PORT PERRY, Ont. – Don Sanderson was in a coma during Christmas and missed celebrating his favourite time of year, so hundreds of mourners solemnly sang a yuletide carol Monday at the funeral for the 21-year-old hockey player who died following an on-ice fight.
Rev. Peter Lackmanec said Sanderson’s favourite was “Silent Night,” and he led the congregation in an understated rendition of the song. Sanderson’s mother began weeping as the mournful voices filled the packed church.
“We loved him with all our hearts, and I don’t know how we’re going to move on without him, but he’ll be there to support us,” Dahna Sanderson said outside the Immaculate Conception Catholic Church in this small community northeast of Toronto.
“All I ask is each and every one of you love each and every one of your family members every day. Tell them how much you love them.
“All I know is my heart is breaking because I will never hear my baby say: `Love you, mom.”’
She rocked back and forth as Lackmanec spoke of how Don Sanderson had a great passion for hockey and a great love for his mother and father.
“No child should ever predecease their parents,” he said. “There is nothing worse than a mother or father to lose their child. … What a precious gift that they had that is now gone.”
Many mourners wore emblems bearing Sanderson’s uniform number – 40 – that was also on display throughout the community, scrawled on a dusty pickup truck in one instance.
Sanderson, a rookie defenceman with the Whitby Dunlops of the Ontario Hockey Association, died Friday after falling into a coma following a tussle during a Dec. 12 game at the Brantford Civic Centre.
He was squaring off against Brantford Blast forward Corey Fulton during the third period when his helmet fell off. Towards the end of the fight, both players tumbled to the ice.
Sanderson struck the back of his bare head and was out cold for about 30 seconds before he briefly regained consciousness. The York University student eventually fell into a coma, underwent brain surgery and was moved to life support until his death.
Sanderson’s death has reignited the debate over the rules governing the use of helmets by hockey players.
OHA rules state that helmets approved by the Canadian Standards Association must be worn and fastened securely with a chin strap.
Association president Brent Ladds has said officials often point out improperly worn helmets during the pre-game warm-up and that the issue will be raised at the organization’s next monthly board meeting.
At least one hockey columnist, Ken Campbell of The Hockey News, has said Sanderson’s death should prompt a discussion about taking fighting out of the sport, but added there isn’t an appetite in the hockey world for such a debate.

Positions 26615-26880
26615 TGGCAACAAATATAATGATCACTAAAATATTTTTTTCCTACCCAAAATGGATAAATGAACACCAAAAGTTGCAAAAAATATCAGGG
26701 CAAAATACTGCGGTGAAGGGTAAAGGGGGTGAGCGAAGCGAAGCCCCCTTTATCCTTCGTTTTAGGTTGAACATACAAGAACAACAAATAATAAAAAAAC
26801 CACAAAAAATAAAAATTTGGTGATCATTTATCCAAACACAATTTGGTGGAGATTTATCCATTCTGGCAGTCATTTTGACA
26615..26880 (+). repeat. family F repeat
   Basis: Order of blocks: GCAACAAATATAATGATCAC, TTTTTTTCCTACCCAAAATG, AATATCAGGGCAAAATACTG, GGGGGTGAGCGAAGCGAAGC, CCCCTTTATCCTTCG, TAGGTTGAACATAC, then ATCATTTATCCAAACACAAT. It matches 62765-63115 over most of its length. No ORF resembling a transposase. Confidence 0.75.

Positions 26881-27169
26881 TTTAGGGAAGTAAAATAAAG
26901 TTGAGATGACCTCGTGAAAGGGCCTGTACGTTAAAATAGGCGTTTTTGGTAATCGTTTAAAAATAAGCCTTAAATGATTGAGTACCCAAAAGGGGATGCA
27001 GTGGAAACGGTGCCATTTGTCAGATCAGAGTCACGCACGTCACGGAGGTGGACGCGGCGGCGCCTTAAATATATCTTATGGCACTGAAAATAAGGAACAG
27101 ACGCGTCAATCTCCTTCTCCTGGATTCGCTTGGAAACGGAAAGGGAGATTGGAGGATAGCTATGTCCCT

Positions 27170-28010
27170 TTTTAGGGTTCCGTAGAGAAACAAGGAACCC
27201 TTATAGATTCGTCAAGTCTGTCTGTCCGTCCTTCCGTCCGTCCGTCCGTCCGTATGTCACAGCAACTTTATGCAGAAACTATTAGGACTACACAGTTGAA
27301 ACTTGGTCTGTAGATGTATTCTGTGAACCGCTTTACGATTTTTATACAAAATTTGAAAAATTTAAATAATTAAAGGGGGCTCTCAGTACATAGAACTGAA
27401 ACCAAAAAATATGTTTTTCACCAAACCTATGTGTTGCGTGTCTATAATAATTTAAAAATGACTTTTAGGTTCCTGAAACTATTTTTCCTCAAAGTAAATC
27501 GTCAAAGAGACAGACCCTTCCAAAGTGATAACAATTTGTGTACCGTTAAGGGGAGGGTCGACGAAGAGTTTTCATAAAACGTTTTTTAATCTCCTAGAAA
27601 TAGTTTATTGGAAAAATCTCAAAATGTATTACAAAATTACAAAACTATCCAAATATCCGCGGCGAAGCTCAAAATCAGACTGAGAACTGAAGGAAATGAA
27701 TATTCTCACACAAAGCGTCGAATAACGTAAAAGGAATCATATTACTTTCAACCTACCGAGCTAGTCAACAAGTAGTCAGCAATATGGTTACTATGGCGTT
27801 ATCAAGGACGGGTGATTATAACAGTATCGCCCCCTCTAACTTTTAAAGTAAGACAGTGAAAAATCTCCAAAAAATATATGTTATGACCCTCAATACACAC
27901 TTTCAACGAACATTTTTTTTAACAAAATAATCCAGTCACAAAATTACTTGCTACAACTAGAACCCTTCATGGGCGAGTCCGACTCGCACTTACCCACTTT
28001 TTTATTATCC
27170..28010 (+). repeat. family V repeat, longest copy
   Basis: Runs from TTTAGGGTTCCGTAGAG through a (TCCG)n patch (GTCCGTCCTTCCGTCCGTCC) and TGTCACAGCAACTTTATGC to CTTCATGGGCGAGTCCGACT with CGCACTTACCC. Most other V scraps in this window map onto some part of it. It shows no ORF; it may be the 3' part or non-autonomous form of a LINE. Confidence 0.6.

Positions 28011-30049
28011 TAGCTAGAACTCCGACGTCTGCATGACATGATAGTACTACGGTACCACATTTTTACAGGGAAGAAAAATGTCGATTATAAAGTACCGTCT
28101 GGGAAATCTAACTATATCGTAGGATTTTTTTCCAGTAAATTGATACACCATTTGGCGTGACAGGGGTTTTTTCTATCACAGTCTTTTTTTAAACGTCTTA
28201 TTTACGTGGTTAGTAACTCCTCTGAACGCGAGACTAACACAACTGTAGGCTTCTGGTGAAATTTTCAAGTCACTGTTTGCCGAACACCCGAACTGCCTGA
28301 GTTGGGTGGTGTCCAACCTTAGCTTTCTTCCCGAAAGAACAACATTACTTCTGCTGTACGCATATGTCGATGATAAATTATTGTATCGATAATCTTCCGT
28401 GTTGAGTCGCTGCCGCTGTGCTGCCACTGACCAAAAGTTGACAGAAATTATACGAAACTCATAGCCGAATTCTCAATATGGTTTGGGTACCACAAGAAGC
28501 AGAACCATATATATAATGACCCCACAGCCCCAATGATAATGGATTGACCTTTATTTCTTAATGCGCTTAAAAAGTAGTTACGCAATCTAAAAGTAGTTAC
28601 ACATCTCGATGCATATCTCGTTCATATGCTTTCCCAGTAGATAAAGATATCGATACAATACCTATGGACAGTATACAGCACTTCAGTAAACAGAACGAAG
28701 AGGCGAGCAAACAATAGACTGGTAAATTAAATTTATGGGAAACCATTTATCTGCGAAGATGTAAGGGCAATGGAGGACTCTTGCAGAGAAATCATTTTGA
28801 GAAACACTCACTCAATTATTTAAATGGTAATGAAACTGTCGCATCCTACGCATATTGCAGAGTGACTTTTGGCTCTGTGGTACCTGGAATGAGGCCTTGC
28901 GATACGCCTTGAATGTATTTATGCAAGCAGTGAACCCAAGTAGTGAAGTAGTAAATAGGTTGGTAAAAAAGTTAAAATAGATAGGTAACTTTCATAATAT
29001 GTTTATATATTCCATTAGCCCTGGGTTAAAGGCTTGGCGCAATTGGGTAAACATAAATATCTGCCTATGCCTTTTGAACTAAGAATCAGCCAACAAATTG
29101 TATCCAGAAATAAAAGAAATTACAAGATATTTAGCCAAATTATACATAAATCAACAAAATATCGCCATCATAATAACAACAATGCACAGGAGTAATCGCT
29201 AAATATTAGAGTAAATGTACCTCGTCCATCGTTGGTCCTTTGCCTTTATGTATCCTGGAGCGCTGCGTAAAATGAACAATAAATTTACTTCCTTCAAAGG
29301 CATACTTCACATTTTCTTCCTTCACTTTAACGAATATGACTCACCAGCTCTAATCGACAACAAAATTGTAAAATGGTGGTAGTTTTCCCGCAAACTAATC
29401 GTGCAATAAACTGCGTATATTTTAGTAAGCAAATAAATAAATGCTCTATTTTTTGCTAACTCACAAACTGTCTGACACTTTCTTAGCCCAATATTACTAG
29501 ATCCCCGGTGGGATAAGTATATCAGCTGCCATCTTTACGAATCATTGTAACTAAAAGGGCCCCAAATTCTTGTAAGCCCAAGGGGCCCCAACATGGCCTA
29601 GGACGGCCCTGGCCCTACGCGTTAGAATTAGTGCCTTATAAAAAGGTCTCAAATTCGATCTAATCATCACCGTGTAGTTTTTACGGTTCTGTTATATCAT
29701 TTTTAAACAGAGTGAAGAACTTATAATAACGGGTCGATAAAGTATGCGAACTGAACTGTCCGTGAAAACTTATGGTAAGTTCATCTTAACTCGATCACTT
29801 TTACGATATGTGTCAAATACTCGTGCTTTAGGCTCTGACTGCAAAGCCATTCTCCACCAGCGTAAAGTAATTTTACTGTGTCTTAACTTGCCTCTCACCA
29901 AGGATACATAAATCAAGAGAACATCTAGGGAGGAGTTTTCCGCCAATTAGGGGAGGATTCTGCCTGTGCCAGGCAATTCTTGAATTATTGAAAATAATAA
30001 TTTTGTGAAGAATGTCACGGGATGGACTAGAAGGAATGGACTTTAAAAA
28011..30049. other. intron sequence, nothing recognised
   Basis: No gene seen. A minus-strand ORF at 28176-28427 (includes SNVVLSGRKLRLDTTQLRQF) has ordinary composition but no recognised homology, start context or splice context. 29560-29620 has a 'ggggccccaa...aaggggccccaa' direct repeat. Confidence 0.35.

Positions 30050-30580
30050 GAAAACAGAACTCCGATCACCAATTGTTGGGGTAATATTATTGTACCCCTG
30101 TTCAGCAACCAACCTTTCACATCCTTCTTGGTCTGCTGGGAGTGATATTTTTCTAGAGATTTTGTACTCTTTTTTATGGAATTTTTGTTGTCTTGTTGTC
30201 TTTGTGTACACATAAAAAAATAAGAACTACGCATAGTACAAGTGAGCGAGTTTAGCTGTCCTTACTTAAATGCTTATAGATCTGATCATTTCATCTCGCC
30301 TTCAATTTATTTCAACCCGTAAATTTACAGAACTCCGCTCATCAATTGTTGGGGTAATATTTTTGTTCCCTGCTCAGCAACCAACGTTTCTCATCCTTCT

On Monday, Sanderson’s Grade 8 basketball coach told the congregation the young man’s last emotion may have been anger, but Sanderson was not an angry person.
As sunlight streamed through stained glass and illuminated the walls of the church, several of his friends delivered touching eulogies characterizing Sanderson as their best friend, mentor and brother.
Michael Sanderson said outside the church that his son was his hero.
“As parents we’ve always said, `Everybody: hug your children. Have your children hug you and always have time to spend with them,”’ he said.
“We won’t have that time anymore but he’ll always be in our hearts.”
Among the approximately 500 people attending Monday’s funeral were “Hockey Night in Canada” personalities Ron MacLean and Don Cherry – the latter had offered condolences to Sanderson’s parents during Saturday night’s broadcast.
At that night’s NHL game between the Toronto Maple Leafs and Ottawa Senators at the Air Canada Centre, players from both teams paid tribute to Sanderson, tapping their sticks on the ice as his image was shown on the video screen.
“It shows you how the hockey community, they’re a family, and how we feel,” Cherry said outside the service. “You could see the Toronto Maple Leafs and what they said, and I remember the one (Matt) Stajan said: We all feel that we’ve lost a member of our family almost, and I don’t know what else to say except God love him and we’re all here for him.”
Many of Sanderson’s teammates with the Dunlops – some sporting their hockey jerseys – also attended the funeral, with some remembering him as an “amazing” teammate and friend who had a bright future in hockey and school.
The Dunlops are a senior AAA team, the highest level of senior amateur hockey in Canada for players aged 21 and over at the start of the season.
Police are investigating the circumstances surrounding the incident, as is standard procedure in such cases.